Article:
Celebration of 100 years since Marconi’s first broadcast - The Marconi celebrations are part of Essex 2020
- Credit: Chelmsford Museum Services
100 years of Marconi’s first broadcast - in Chelmsford - is recreated on radio
The voice of Dame Nellie Melba will be heard as part of a celebration of the Marconi Company’s first radio broadcast - which was from Chelmsford.
A series of events is being broadcast - and streamed by BBC Essex and Chelmsford Community Radio.
They include a live radio play of the Marconi story with a recreation of the ground-breaking first broadcast by opera star Dame Nellie Melba who sang across the airwaves on June 15, 1920.
The Marconi celebrations are part of Essex 2020, a year-long celebration of science and creativity across the county,
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Dame Nellie Sings! A night that changed the World will be broadcast on Wednesday, June 10 and available afterwards on Facebook and YouTube.
On Monday, June 15, the radio play The Power Behind the Microphone: The First Radio Broadcast Centenary includes a recreation of the revolutionary broadcast livestreamed by Chelmsford City Theatre at the exact date and time of the original 100 years ago. BBC Essex and Chelmsford Community Radio will also broadcast the play as part of special Marconi programmes.
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On Tuesday, June 16 in a talk called A World without Marconi, Alan Hartley-Smith discusses Marconi’s outstanding contribution to the world of technology.
On Monday, June 22, in Hello CQ! This is Writtle 2MT calling, Tim Wander relays the story of radio station 2MT in Writtle and its charismatic leader Peter Eckersley who became Britain’s first regular radio broadcaster and the first chief engineer of the new BBC.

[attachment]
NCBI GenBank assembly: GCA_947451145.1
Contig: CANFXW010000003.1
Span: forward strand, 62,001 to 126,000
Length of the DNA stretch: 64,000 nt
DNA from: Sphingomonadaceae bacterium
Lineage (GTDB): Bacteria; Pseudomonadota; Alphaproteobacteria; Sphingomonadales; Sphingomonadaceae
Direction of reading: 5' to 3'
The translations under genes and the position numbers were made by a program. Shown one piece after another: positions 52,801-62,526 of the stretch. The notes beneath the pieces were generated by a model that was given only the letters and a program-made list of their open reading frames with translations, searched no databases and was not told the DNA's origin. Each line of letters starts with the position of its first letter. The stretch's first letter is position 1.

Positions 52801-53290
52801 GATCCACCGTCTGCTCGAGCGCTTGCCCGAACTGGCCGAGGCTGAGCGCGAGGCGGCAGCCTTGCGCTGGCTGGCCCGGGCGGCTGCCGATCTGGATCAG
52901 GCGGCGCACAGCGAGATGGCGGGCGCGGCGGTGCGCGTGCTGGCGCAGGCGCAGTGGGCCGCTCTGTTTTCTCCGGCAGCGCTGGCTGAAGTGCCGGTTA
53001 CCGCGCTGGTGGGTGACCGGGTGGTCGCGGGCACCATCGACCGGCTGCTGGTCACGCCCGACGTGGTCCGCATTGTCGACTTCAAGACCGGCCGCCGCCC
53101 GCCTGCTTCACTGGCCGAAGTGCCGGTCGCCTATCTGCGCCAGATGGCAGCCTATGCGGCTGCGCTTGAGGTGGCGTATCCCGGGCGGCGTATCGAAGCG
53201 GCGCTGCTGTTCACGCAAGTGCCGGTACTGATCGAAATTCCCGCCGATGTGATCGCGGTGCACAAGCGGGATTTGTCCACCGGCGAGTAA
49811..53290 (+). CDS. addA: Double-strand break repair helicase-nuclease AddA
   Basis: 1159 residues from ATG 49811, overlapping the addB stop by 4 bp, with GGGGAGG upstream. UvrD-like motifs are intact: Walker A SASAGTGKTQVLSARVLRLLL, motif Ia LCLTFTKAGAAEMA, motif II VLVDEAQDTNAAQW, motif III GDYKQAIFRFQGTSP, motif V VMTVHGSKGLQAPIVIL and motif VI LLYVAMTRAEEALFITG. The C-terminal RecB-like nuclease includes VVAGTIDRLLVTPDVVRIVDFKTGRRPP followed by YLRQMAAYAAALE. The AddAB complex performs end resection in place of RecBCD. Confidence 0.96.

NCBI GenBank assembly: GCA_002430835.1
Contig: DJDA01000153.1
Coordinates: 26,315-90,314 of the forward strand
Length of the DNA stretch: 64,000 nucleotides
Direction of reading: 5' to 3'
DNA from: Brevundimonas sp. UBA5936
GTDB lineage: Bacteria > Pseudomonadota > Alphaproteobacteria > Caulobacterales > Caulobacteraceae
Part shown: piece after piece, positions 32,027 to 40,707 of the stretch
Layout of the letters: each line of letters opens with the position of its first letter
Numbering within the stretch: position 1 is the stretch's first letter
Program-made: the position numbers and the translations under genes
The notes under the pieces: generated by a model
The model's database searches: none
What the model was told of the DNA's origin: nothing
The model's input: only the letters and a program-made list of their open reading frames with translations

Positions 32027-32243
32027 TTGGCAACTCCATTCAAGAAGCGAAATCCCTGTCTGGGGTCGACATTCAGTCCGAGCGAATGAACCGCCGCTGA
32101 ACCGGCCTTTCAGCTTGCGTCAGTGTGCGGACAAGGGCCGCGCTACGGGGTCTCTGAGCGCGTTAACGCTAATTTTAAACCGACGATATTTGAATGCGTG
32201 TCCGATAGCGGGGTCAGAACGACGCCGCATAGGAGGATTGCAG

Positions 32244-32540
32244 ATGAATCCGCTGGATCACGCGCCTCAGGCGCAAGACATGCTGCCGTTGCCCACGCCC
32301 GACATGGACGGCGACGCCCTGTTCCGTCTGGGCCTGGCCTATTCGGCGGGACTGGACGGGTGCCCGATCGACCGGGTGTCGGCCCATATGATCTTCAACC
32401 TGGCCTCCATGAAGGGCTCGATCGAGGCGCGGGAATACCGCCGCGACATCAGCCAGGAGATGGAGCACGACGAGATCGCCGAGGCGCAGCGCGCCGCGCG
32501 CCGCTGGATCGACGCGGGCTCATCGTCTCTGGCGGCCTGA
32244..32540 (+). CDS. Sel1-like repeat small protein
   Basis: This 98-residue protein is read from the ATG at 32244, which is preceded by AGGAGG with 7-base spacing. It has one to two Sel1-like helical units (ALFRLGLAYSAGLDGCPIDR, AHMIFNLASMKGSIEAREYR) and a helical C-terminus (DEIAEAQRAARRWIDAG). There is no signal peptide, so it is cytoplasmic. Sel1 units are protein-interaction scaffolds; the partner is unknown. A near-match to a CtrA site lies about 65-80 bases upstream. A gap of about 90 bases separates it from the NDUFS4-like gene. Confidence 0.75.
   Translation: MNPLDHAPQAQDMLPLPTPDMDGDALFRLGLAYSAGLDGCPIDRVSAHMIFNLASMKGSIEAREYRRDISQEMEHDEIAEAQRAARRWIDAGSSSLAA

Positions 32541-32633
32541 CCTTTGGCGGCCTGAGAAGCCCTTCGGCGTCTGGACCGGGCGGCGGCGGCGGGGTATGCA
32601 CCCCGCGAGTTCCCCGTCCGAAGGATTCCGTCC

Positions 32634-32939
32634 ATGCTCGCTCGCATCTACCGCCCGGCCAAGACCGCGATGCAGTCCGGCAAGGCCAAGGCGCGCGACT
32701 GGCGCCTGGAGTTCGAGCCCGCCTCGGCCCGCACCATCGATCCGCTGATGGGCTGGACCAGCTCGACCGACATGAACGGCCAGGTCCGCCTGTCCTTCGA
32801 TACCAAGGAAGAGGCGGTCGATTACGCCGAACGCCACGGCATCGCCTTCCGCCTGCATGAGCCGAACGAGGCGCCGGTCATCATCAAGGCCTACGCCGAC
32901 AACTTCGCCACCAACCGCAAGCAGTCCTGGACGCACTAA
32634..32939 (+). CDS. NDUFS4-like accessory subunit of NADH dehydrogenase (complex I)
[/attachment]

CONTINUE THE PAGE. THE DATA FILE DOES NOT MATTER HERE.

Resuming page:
The Marconi celebrations have involved Chelmsford City Council, Chelmsford City Museums, Chelmsford City Theatre, Chelmsford Civic Society, Chelmsford Science and Engineering Society, Essex Records Office and former Marconi company Leonardo in Basildon.
Among the individuals bringing the historic radio event to life are author, playwright and specialist consultant to Chelmsford City Museums, Tim Wander; playwright Felicity Fair Thompson; former Marconi engineer Alan Hartley-Smith; and local historian Alan Pamphilon who worked for a Marconi company EEV (now Teledyne e2v).
Alan Pamphilon, who has produced a virtual walking tour from Marconi’s first factory in Hall Street to the second premises at New Street, said: “Being associated with Marconi and the city which brought the electronic age to the world, gives me great pride.”
Further Marconi themed events are scheduled throughout the year including an exhibition at Hylands House, the unveiling of commemorative plaques and a series of events on The Future of Wireless.
See: visit www.essex2020.com